Sunday, October 3, 2010

Thoreau for Toddlers

It's been awhile since Wyatt was a tiny tot, strapped to my back as we hiked the woods around Walden Pond. I'm sure it's going to be one of those non-memories for him captured in never enough pictures; a trip we can, as parents, throw in his face when he becomes a teenager, listening to loud music and acting in ways that imply we didn't love him enough. "But what about the time we took you to Walden Pond, dear?" And then we'll have to pull out the pictures because he won't remember.  When he reads Walden and expresses an interest in the ideas as well as the place, maybe even suggests we take a family trip, we'll smugly remind him that he was already there. "Don't you remember?"

What I remember of that day was the unseasonable warmth, the verde stone quality of the water....and the bugs. Millions of flying ants had hatched on that day and hung thick in the air.  We literally parted them like a living curtain as we hiked.

Among other strange phenomenon were the fraternity brothers (oddly skinny and awkward) hiking the trail in the opposite direction.  Greek letters across their chest, one of them on his cell phone: "...yeah, this guy just lived out here and shit..."  Also, the guy working in the gift shop was a brooding thirty-something in a Steeler's jersey. I remember thinking that even God is likely a Steeler's fan. After some conversation we found out the giftshop clerk was a Thoreau impersonator (imagine Thoreau after a bad romance with the Industrial music scene), and a native of Highland Square. Yes. Akron. It felt somehow scandalous that I came all this way just rub elbows with my evil twin.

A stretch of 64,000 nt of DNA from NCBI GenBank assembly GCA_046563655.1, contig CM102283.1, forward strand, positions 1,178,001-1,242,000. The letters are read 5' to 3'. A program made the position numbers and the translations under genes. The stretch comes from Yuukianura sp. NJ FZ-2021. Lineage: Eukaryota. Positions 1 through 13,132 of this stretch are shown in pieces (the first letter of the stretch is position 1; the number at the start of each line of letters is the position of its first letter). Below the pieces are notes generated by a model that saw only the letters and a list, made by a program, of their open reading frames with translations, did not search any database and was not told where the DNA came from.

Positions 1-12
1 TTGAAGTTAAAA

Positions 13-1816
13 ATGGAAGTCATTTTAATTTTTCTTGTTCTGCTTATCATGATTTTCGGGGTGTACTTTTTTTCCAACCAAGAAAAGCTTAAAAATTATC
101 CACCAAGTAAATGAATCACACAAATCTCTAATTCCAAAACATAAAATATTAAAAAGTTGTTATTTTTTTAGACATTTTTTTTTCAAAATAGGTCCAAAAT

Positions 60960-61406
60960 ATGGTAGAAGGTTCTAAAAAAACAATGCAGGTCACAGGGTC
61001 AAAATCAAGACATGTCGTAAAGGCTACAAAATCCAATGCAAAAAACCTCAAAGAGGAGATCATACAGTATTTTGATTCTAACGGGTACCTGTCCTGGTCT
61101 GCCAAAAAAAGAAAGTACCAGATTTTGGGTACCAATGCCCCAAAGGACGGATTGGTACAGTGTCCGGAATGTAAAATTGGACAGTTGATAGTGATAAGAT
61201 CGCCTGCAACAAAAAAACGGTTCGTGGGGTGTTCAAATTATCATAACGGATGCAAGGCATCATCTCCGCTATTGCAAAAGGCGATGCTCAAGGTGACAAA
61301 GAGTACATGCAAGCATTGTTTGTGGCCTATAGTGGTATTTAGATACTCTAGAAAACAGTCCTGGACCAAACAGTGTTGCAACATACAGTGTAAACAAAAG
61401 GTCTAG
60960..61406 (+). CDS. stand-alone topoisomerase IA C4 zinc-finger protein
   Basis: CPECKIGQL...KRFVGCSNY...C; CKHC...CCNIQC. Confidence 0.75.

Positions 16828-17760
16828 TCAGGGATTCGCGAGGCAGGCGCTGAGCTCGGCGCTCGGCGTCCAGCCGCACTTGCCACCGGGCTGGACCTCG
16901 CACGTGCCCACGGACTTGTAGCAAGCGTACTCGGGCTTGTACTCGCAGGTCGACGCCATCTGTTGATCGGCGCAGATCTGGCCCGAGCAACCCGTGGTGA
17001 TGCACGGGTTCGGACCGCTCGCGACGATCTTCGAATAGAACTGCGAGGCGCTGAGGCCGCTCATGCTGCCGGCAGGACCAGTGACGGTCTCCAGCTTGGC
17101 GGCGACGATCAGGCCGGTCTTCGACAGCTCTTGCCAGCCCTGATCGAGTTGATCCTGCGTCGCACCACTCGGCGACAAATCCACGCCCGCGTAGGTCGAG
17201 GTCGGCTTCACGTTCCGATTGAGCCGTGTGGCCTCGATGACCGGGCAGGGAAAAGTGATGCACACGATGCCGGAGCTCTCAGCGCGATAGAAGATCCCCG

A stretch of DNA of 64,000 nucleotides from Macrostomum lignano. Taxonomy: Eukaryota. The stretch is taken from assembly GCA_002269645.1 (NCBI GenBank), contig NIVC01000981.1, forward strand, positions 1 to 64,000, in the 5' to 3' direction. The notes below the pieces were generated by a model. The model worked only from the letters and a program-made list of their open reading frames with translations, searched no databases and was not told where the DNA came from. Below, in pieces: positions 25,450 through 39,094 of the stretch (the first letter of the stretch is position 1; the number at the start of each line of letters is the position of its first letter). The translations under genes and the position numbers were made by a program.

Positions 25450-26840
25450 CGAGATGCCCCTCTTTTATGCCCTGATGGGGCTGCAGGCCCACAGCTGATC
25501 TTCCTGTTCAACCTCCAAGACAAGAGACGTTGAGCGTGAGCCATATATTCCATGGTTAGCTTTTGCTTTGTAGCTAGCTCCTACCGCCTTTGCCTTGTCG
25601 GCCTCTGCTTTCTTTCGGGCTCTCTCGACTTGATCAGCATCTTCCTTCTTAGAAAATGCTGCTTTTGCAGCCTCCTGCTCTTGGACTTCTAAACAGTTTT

We bought a few things, among them this book.

The book is still a little too long for Wyatt, but I've read it at him a few times; at first he was content to look at the nice illustrations of Thoreau in motley looking ponderous stroking his patchwork beard amid a city full of smokestacks and bustling individuals. By the time Henry begins building his own little house, Wyatt is out of my lap running his cars over the furniture. I tell myself that one day soon enough he will react with indignation at Mayor Fogg's scheme to build a toothpick factory next to Walden Pond. For now I'm pretty sure he doesn't even know what a toothpick is, much less have an opinion on them.  Until then, I'll continue to read the books he insists upon: a horrible Thomas the Tank Engine that I'm planning to hide in the closet, the How does a Dinosaur...? series, and, when I'm feeling poetical, Lewis Carroll's nonsense.

1 comment:

Chris said...

Of course God is a Steelers fan. That's basic stuff, Skarl.